"TO answer the question about what could have prevented my eating disorder... I think the bottom line was that I had very low self esteem. I had always been shy, and once I reached junior high I just wasnt ready to face all the "typical" teenage issues we all go through. I was shy around boys, and uncomfortable with the physical changes in my body. But the main issues were at home. My father was an alcoholic (he passed away last year), and because of this, my parents fought constantly. The fights become more and more violent during when I was in junior high. I remember being ashamed to bring any of my friends home in fear that my father would be there drunk, or they might hear my parents fighting. I used to spend alot of time in my room instead of being with my friends."

"My eating disorder, bulimia, which I have suffered for 33 years, could have been prevented had I not gone to modeling school and have them tell me that my hips were larger than my chest and that I was out of proportion. I knew my chest would not get larger, so I proceeded to become anorexic to loose weight so I could get hips to match my chest. I know now how stupid that was because as my hips diminished, so did my chest. I will always be "disproportionate" as they called it. (Actually that is quite normal)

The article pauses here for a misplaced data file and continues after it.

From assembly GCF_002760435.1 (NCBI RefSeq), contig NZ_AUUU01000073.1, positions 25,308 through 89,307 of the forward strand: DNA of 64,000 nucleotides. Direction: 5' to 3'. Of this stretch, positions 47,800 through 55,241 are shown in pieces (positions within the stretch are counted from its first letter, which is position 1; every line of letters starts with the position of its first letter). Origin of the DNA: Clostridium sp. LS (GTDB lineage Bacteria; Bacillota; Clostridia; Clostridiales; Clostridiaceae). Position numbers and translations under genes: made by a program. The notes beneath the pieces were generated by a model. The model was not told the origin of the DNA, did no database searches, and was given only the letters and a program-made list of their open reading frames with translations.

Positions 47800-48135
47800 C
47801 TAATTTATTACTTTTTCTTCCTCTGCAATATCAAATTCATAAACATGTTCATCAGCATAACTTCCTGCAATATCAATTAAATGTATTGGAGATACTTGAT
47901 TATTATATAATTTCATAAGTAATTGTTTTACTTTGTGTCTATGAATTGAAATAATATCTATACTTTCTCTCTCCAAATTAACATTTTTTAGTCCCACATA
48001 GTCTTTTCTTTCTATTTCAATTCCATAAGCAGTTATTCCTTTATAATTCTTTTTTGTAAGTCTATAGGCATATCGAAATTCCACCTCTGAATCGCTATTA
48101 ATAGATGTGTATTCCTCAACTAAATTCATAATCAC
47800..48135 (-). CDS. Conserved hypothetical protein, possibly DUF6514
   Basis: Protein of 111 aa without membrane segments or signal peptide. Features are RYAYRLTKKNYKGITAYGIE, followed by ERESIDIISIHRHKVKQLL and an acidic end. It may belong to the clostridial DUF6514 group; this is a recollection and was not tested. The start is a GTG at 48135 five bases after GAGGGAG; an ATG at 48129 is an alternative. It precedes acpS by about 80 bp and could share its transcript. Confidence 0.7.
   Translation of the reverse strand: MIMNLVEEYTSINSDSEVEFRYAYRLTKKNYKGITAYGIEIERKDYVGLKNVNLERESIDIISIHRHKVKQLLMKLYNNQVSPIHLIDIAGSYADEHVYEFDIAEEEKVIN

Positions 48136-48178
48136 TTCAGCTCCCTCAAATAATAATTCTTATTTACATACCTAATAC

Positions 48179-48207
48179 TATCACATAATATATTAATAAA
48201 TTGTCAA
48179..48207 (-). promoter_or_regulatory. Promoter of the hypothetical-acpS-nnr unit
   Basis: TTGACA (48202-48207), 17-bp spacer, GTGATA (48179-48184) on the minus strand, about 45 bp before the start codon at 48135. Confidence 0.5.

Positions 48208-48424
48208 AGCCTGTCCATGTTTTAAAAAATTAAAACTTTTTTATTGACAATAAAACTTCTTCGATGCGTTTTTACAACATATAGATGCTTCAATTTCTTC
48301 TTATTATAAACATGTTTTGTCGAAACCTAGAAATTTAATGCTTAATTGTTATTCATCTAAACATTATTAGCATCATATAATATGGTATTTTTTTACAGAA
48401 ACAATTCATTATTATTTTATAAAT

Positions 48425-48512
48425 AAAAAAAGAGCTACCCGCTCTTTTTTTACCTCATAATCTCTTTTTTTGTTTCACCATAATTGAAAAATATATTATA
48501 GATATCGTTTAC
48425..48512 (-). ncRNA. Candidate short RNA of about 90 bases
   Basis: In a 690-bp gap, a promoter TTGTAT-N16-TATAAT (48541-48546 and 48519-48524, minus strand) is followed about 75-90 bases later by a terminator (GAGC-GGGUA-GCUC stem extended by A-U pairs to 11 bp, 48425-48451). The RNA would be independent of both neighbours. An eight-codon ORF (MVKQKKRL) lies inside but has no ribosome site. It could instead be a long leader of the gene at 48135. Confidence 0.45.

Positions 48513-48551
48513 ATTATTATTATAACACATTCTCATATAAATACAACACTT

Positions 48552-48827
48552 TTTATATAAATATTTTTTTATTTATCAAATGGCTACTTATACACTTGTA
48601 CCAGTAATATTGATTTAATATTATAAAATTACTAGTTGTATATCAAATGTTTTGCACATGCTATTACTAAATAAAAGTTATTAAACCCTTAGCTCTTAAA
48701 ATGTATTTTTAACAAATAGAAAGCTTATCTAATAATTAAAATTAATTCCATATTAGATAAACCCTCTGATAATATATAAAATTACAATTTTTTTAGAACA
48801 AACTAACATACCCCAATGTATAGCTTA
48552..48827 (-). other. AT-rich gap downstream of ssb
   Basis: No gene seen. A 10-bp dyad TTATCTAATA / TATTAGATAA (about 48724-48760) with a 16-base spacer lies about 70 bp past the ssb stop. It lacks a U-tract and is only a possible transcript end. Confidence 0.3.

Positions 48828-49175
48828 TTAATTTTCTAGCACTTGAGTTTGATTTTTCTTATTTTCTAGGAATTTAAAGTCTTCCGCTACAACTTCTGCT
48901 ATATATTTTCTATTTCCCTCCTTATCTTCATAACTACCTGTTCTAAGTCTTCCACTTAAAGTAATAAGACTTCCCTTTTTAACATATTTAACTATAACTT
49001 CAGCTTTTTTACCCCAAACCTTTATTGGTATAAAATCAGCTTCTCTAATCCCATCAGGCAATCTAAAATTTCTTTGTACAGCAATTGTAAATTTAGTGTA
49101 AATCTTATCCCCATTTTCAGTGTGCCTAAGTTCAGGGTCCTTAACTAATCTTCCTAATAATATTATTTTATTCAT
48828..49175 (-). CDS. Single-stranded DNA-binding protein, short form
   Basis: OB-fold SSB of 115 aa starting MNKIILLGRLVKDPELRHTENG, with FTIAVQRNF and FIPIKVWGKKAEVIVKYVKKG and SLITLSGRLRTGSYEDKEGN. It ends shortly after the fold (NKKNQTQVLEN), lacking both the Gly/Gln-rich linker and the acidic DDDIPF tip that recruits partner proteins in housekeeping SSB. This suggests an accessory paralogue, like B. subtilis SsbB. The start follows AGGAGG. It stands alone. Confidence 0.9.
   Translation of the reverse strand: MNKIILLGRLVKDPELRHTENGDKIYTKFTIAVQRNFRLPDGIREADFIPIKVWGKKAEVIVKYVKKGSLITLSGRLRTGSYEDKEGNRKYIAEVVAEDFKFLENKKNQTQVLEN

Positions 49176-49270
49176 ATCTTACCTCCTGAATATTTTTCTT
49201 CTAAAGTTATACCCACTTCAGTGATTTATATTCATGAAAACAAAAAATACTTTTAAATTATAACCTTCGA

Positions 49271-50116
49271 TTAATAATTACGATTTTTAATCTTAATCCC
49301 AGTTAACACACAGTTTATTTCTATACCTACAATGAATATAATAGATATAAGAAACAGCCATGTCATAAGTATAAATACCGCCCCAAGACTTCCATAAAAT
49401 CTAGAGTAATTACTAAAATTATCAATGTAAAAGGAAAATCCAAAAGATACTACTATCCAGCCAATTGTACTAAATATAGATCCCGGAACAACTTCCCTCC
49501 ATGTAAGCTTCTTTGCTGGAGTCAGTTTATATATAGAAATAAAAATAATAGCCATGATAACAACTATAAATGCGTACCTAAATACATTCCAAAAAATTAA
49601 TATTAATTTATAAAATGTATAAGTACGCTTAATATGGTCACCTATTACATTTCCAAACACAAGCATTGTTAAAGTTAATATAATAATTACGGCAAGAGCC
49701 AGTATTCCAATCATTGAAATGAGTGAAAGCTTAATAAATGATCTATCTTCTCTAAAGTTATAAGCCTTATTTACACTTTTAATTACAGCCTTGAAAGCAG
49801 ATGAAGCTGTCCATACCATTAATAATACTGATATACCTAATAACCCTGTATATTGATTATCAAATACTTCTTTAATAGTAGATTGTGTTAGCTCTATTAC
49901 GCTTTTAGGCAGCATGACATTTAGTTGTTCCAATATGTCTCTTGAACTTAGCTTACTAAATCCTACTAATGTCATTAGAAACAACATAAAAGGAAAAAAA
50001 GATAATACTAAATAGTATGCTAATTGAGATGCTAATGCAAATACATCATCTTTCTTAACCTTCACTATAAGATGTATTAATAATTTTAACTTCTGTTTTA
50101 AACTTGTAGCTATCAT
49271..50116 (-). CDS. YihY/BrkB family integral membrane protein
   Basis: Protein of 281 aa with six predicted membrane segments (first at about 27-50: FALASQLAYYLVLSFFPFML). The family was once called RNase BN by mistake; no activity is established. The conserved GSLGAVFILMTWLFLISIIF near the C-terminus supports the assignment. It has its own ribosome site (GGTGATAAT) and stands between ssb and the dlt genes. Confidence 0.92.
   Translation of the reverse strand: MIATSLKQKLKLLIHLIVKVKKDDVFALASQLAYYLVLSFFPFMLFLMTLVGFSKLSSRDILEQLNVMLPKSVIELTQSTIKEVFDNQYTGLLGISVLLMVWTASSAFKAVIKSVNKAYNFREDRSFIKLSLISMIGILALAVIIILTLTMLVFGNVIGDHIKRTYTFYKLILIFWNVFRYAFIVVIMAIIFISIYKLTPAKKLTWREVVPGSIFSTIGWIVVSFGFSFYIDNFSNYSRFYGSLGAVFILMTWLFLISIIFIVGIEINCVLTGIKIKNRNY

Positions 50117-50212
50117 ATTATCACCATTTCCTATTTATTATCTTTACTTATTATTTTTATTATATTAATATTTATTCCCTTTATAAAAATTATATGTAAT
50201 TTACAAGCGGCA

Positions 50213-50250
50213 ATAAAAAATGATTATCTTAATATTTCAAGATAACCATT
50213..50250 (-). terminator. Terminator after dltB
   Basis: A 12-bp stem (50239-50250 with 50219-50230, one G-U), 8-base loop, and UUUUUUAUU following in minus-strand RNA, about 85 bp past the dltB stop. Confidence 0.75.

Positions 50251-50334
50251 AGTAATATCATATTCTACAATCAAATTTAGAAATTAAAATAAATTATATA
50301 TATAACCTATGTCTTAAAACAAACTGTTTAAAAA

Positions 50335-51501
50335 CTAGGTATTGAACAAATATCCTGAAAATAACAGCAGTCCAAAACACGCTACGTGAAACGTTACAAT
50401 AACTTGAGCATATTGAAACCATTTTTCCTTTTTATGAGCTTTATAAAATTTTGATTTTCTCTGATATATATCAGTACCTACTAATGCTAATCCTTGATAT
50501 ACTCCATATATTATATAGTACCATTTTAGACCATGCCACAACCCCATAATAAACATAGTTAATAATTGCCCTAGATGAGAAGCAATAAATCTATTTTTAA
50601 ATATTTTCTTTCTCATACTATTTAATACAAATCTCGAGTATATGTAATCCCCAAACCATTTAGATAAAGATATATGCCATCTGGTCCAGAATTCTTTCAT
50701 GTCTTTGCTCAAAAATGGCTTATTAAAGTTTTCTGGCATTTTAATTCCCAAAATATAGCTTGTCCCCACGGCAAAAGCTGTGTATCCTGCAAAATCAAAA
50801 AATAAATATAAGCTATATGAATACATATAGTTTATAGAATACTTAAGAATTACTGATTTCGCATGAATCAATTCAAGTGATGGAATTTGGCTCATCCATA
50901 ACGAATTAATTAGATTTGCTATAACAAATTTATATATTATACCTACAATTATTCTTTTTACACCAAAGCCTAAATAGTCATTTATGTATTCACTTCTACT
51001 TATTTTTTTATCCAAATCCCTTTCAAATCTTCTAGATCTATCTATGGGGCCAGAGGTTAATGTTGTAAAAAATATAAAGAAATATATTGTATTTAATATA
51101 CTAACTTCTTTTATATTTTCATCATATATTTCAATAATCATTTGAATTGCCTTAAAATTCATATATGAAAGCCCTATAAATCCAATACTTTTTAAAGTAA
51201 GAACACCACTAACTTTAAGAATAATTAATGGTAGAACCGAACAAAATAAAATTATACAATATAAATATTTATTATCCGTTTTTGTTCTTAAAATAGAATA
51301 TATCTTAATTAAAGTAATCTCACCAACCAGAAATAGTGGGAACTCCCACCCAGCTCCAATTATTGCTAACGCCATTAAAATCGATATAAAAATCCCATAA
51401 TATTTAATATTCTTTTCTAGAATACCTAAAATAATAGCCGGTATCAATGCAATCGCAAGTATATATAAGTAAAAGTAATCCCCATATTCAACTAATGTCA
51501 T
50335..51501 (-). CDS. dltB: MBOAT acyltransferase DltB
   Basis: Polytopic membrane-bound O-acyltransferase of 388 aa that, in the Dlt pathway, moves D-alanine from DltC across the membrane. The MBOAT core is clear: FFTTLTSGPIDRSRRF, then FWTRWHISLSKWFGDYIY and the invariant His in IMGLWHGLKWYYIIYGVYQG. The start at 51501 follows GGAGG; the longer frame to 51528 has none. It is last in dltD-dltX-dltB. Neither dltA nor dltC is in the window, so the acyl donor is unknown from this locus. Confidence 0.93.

"The anorexia turned into bulimia. It has since been out of control for all of my life and even when I eat just a small portion of food my stomach is sore from all the abuse I have afflicted on it, so if I throw up, it alleviates the soreness.

"Also, there was an incidence of molestation by a trusted member of the family. I was about 5 years old. I have never forgotten it and never will. I am sure this played a big part in this disorder because it made me feel "bad" and not in control.